Single sideband transmission is a way to transmit radio signals more efficiently. It’s used by amateur radio operators and commercial services. Most of the crop of moderately-priced shortwave receivers can’t receive SSB transmissions, making them sound like Donald Duck. More expensive receivers have a feature known as a beat frequency oscillator (BFO) to allow SSB to be heard normally.
All that’s needed to make it work is another carrier wave signal from another source. I happen to have an RF signal generator that I built from a kit in the 1960’s. Remarkably, it still works and all I have to do is tune next to the SSB transmission frequency I want to receive, placing the radio near the generator, and voilà, SSB reception. Tuning is rather tricky but possible. Maybe I can modify the unit to add a fine tuning control.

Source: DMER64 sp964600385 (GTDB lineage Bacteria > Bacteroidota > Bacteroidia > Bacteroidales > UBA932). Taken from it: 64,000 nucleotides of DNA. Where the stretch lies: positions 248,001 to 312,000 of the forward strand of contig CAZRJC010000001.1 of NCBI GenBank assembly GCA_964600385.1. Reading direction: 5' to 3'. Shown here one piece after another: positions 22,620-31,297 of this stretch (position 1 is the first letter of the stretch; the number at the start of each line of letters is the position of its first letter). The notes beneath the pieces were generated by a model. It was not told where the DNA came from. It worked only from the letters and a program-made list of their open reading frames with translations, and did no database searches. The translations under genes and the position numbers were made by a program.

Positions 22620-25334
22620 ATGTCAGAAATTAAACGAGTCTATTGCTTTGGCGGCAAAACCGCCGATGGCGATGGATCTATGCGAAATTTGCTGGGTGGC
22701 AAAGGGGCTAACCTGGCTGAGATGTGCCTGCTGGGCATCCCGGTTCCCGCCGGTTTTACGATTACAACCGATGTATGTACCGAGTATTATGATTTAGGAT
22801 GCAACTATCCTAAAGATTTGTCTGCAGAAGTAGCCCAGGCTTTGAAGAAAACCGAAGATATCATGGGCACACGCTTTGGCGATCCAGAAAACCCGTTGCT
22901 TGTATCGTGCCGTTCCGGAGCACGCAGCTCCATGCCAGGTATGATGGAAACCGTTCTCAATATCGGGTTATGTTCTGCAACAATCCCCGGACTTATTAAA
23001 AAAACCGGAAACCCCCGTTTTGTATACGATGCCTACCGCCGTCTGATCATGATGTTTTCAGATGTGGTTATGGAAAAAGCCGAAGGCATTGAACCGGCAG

The generator is also useful in locating a very weak station on a radio with a rough analog tuning dial. I tune the station with a digital radio, tune the signal generator to be heard on the same frequency, and then tune the clear strong signal generator signal on the analog radio. Sometimes, it’s the only way to see if a station can be heard on one of these analog radios.
An alternative is a dedicated external BFO running near the IF frequency of the radio, 455 KHz (where I should have tuned the signal generator when I tried it). TenTec makes a kit for $11 and I have one on order. I should be able to put it in a small case and carry it around in my radio bag. I built kits when I was a teenager, even a 4-band tube type shortwave receiver (a Lafayette KT-340). This should be a piece of cake.